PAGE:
Hong Kong — In an historic ruling, a 24-year-old man became the first person convicted in Hong Kong under China’s expansive and contentious national security law on Tuesday. Leon Tong Ying-kit, a former restaurant cook, volunteered as a medic during the 2019 pro-democracy protests that rocked the city. He was convicted of terrorism and secession and faces a possible sentence of life in prison.
A bike, a black flag and a crash
Police arrested Tong on July 1, 2020, just hours after China’s national security law came into effect. He was riding a motorcycle through the streets of the city, displaying a black flag that fluttered in the wind with the slogan, “Liberate Hong Kong, Revolution of Our Times.” He then crashed into a group of policemen. Tong claims he tried to avoid hitting them.
Critics say China’s law, whichwas tailor-made to bring Hong Kong’s massive pro-democracy movement to heel. They say it is being used to and muzzle freedom of speech — institutions that were protected or allowed in Hong Kong for decades, unlike in mainland China.
The guilty verdict was widely expected by both Hong Kong’s Beijing-backed government and pro-democracy activists and their supporters.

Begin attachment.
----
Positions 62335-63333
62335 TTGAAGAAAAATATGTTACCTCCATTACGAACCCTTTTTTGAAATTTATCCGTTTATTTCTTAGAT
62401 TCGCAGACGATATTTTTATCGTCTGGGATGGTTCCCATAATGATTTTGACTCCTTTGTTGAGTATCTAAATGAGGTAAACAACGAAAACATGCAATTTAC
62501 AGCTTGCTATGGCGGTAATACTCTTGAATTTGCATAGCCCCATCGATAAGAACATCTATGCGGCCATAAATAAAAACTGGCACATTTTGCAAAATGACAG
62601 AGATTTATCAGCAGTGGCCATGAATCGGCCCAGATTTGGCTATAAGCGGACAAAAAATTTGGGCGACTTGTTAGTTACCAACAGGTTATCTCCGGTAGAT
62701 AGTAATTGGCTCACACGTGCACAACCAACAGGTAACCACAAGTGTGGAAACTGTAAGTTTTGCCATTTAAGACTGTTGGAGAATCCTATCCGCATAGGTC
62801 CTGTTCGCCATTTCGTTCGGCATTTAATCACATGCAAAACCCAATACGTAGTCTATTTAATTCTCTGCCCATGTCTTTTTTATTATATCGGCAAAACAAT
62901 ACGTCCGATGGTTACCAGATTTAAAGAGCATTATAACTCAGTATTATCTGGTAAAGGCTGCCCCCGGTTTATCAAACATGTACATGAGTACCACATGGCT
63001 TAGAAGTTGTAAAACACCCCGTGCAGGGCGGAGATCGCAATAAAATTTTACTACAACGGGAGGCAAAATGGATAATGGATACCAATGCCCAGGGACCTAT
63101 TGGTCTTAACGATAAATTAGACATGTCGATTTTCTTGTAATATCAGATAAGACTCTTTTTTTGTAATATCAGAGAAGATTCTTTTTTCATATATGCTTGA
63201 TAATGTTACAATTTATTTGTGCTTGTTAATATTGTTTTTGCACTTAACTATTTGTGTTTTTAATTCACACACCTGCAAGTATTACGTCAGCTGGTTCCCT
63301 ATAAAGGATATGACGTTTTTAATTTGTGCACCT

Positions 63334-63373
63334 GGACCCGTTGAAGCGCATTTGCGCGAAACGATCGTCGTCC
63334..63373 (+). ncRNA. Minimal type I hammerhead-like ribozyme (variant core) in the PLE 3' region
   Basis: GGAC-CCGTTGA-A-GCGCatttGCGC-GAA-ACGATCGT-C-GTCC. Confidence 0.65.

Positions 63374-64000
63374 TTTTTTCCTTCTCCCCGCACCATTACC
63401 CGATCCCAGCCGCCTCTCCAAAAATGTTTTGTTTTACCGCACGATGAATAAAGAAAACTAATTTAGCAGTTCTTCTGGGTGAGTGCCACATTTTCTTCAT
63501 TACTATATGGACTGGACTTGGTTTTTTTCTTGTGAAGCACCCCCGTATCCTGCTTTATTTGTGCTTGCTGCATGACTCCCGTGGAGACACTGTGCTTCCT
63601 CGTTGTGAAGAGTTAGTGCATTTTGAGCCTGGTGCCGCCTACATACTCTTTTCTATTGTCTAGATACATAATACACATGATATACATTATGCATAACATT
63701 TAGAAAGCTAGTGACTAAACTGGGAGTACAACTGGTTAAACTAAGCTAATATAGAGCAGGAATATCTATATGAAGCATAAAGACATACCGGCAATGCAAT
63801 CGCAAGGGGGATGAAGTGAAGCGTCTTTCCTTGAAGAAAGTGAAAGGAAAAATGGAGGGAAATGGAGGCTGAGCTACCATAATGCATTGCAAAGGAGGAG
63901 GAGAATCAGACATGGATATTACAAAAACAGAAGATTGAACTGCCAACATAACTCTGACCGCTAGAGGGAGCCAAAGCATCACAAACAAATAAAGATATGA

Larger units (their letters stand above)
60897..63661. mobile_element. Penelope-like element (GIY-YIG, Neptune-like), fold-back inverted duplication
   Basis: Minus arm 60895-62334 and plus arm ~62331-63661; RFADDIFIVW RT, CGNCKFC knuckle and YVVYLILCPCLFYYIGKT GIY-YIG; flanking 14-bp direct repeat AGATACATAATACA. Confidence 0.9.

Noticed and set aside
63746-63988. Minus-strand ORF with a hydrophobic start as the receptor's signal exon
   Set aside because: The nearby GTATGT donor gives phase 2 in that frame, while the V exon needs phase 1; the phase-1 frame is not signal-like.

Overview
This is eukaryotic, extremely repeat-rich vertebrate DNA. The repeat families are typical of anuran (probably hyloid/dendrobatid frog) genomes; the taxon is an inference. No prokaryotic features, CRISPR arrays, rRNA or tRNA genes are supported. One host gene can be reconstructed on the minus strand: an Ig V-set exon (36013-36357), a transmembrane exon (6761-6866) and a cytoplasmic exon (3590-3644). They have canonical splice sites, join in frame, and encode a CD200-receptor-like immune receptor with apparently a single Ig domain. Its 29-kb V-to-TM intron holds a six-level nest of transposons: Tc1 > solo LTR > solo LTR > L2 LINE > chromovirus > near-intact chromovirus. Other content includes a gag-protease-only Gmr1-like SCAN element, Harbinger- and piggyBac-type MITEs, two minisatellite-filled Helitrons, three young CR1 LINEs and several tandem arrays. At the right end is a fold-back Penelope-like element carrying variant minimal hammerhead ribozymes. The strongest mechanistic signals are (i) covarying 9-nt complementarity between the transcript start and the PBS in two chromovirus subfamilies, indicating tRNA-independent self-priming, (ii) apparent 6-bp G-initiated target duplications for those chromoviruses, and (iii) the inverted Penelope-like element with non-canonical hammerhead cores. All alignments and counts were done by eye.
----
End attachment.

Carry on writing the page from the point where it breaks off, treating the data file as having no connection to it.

The high court’s three judges were handpicked by Hong Kong chief executive Carrie Lam, who ultimately serves with the support of Beijing and the Chinese China’s Communist Party.
Calls for secession or freedom of speech?
The ultimate focus of Tuesday’s hearing was the protest slogan, “Liberate Hong Kong, Revolution of Our Times.”
The day after Tong’s arrest last year, the government banned the phrase.
“We are… sure that the defendant fully understood the slogan to bear the meaning of Hong Kong independence and by displaying, in the manner he did, the flag bearing the slogan, the defendant intended to convey the secessionist meaning of the slogan as understood by him to others and he intended to incite others to commit acts separating the HKSAR (Hong Kong) from the PRC (People’s Republic of China),” the three judges said in their ruling on Tuesday.
“This verdict violates the spirit of the rule of law,” the former pro-democracy politician and activist Nathan Law, who currently lives in exile in the United Kingdom, said in a statement. He said that Tong should have been entitled to a jury trial, rather than one in front of “government handpicked” judges.
“The judicial system in Hong Kong is weaponized to suppress. Our right to free expression is severely curtailed,” Law said.
The ruling sets a precedent for similar verdicts to be issued for more than 60 other pro-democracy activists who have been arrested since the national security law took effect, including former politicians, lawyers, health workers, union leaders and a journalist, who have been critical of Hong Kong’s government and, by extension, China’s leaders.
Haley Ott contributed to this report.